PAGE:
What do you think? Should a word be erased from a book?

Thanks to Shelf Awareness for the info.

4 Comments on Book will be reprinted to remove offensive word, last added: 9/4/2008
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6. Michael Rosen--he's no twit

British children's writer Michael Rosen weighs in on the Jacqueline Wilson naughty word controversy.

0 Comments on Michael Rosen--he's no twit as of 8/22/2008 10:04:00 PM
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7. Jacqueline Wilson's own story

I confess, I've never yet read one of Jacqueline Wilson's books, but the children's laureate is a well-known figure in British children's literature. Check out her own story at The Times website. Wilson's autobiography, Jacky Daydream is out on today (and it's also available as a BBC Audiobook).

0 Comments on Jacqueline Wilson's own story as of 3/13/2007 10:39:00 PM
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8. Mo Willems fans take note

I don't read many picture books anymore, so sadly I haven't had the opportunity to get to know the work of Mo Willems. But I know he has a legion of fans in the kidlitosphere, so I thought this would be of interest. Book Expo America (BEA) just announced the line-up for its children's book and author breakfast, to be held June 1 at the Javits Center in New York:

...this opening-day breakfast will feature Mo Willems, author of Knuffle Bunny too! A Case of Mistaken Identity (Hyperion Books for Children); Jacqueline Wilson, author of Candyfloss (Roaring Brook Press); and Daniel Pinkwater, author of The Neddiad (Houghton Mifflin Children’s Book Group). Libba Bray, author of The Sweet Far Thing (Delacorte Press) will be the Master of Ceremonies.


Click here for more information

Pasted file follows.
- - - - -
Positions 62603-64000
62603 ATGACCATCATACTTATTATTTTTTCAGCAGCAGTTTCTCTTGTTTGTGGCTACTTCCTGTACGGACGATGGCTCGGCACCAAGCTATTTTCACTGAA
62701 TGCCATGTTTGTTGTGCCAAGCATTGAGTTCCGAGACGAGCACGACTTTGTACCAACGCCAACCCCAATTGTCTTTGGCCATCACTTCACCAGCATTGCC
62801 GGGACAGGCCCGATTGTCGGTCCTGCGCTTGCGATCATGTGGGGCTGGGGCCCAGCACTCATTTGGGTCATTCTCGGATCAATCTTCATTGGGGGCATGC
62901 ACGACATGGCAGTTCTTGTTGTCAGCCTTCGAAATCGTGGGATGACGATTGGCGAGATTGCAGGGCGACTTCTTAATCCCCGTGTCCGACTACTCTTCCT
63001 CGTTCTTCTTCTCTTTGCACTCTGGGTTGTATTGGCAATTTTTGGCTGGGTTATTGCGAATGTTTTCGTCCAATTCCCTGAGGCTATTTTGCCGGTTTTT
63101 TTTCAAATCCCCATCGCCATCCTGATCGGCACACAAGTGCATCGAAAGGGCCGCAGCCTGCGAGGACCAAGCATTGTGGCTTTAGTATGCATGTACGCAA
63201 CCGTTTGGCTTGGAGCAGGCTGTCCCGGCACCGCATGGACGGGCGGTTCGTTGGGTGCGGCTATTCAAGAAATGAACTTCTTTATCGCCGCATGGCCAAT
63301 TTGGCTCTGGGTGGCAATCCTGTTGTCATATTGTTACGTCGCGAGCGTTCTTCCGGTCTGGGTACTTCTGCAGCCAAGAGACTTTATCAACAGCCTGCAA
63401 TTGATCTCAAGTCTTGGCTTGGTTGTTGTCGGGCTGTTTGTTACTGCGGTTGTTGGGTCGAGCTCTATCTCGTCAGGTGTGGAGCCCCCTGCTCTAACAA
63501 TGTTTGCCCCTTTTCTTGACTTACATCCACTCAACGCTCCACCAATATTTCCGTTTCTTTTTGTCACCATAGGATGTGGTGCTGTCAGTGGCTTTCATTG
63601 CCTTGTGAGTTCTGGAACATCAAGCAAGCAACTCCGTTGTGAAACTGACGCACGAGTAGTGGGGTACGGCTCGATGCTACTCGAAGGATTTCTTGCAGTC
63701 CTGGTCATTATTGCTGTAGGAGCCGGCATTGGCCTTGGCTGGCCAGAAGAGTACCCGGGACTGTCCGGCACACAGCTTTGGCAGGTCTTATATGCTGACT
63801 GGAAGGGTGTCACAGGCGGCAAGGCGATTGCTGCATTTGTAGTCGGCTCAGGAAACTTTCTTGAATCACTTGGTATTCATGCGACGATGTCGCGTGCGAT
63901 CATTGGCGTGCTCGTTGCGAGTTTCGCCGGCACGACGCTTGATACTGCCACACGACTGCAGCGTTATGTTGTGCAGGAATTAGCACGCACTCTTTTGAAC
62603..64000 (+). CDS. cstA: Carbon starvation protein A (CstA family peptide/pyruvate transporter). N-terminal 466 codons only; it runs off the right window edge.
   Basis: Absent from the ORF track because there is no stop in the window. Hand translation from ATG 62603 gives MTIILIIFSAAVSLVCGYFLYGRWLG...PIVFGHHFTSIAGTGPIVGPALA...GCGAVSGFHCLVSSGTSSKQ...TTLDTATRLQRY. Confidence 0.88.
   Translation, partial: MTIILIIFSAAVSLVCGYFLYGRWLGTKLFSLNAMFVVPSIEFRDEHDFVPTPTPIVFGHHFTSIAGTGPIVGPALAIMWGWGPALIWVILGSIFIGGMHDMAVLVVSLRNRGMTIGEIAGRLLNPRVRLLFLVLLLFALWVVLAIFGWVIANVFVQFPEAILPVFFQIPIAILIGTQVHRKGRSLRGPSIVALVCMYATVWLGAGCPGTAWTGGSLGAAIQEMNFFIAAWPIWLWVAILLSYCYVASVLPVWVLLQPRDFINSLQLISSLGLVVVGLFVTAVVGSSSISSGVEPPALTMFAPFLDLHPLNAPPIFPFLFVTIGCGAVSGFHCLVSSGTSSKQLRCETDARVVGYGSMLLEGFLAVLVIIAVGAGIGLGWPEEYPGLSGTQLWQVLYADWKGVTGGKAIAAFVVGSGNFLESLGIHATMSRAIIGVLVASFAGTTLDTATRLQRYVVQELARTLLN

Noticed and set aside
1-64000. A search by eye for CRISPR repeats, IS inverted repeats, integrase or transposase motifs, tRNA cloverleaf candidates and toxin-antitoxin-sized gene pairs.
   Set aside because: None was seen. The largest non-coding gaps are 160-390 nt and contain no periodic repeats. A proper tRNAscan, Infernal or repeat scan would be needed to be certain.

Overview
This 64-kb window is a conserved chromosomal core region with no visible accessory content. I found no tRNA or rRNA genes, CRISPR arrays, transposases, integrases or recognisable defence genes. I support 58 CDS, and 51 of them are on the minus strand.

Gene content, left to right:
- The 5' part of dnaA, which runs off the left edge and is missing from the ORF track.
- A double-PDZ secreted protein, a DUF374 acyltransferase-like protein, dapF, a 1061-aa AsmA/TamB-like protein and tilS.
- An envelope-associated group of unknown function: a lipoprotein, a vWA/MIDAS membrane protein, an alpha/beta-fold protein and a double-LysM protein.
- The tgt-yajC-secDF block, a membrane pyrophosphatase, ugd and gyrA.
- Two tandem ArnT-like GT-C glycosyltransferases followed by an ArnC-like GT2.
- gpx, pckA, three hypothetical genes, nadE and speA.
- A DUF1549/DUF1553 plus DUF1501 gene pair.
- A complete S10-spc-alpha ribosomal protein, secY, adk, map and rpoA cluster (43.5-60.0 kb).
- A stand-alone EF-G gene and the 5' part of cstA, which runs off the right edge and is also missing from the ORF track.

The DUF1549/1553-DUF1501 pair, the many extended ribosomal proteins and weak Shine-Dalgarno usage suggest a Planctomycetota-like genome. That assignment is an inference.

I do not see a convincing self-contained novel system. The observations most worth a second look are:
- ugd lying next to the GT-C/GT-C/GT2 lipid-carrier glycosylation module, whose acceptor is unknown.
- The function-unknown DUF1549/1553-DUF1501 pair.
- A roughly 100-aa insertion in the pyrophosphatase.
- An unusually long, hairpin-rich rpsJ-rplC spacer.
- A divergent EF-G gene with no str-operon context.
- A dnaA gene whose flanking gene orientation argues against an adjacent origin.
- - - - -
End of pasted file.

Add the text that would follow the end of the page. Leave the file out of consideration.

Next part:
Speaking of BEA, are any other bloggers going to be there? Any chance of a kid lit get together?

1 Comments on Mo Willems fans take note, last added: 3/15/2007
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9. Jacqueline Wilson: Children's Laureate

Bookninja thinks that Jacqueline Wilson should be our official Children's Laureate. Of course, Bookninja is Canadian, so perhaps they think she should be the Canadian Children's Laureate rather than the American. This all goes back to a recent interview with Wilson via The Guardian. I could think of worse laureates off the top of my head. All right, Wilson. You have the job. Go do the brilliant thing.

3 Comments on Jacqueline Wilson: Children's Laureate, last added: 3/16/2007
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10. WTF? Dame Wilson can't swear

Or at least her characters aren't allowed to. The BBC reports that the second printing of Dame Jacqueline Wilson's latest novel, My Sister Jodie, will be reprinted after the publisher, Random House, received three complaints and a message from ASDA supermarket mega-chain (which happens to be owned by WalMart,) that they will not sell editions of the book with the offending word. This is an issue

0 Comments on WTF? Dame Wilson can't swear as of 8/21/2008 6:49:00 PM